If the question was posed to a first year criminal law class in law school, one would expect every hand in the class to shoot up, with more than a few making those weird noises that suggest the need for a diet rich in probiotics. Anyone with their head down has no business expecting to make it to 2L.
From the summary of the 9th Circuit in Dow v. Virga, opinion by Judge Stephen Reinhardt:
During trial, a detective testified that Dow, rather than his attorney, requested that each of the participants in a lineup wear a bandage under his right eye at the location at which petitioner had a small scar under his; the attorney made this request out of concern that the witness might falsely identify petitioner because he was the only participant with a facial scar. The prosecutor argued that petitioner had demonstrated consciousness of guilt by trying to hide his scar to prevent his identification.
In other words, the detective, a fellow named Oglesby without any first name that one can discern from the opinion, elected to take the witness stand and offer testimony that was not only facially false, but turned a perfectly proper request by the defendant’s lawyer into a nefarious attempt to conceal his identity by the defendant. Bad detective. Liar, liar, and all.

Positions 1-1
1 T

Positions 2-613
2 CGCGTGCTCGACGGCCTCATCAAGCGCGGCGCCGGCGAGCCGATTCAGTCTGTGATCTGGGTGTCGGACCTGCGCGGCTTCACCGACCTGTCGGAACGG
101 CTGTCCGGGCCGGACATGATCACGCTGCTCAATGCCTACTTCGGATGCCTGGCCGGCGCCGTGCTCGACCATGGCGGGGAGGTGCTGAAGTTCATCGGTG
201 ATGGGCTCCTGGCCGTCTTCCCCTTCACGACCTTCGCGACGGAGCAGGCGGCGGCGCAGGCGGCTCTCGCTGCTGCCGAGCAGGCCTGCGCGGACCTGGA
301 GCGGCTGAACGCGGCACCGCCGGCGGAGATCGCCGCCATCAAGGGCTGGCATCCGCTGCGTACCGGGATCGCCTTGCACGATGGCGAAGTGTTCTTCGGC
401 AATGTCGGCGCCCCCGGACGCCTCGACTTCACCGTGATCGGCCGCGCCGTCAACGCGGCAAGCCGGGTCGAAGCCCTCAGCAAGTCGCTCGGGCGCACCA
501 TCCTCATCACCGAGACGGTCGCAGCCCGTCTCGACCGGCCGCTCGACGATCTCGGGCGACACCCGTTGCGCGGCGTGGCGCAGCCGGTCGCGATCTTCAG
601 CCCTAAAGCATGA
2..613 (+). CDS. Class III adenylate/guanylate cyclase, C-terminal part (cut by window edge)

But detectives don’t call themselves to the stand, and the prosecutor who called out his name, and whose identity is completely omitted from the opinion, not only asked the questions that elicited this testimony, but didn’t so much as snort when the cop lied through his teeth.
Class, what is the prosecutor’s duty when he knows that his witness has just lied to the court?
But the intrepid prosecutor, still nameless, didn’t stop there. He seized upon the false testimony, knowing it to be false, and argued that it proved consciousness of guilt. He contended that the reason for the defendant trying to conceal his scar was to prevent being identified as the robber. It would have been a really good argument, except for that whole lying part.
But bear in mind, the decision of the 9th Circuit comes pursuant to a writ of habeas corpus under 28 U.S.C. §2254. Before it got there, this conduct passed through the hands of a trial judge, an intermediate appellate court, which affirmed in an unpublished opinion, the California Supreme Court (though unmentioned in the 9th Circuit’s opinion, likely because it refused to grant leave to review) and Judge Phyllis Hamilton in the Northern District of California. That’s a lot of judges who had an opportunity to scream out loud, “are you people out of your friggin’ minds?”
It’s not that the California Court of Appeals failed to grasp that something wrong happened here. They recognized that the witness lied and the prosecutor went to town on it. It’s that they just didn’t care.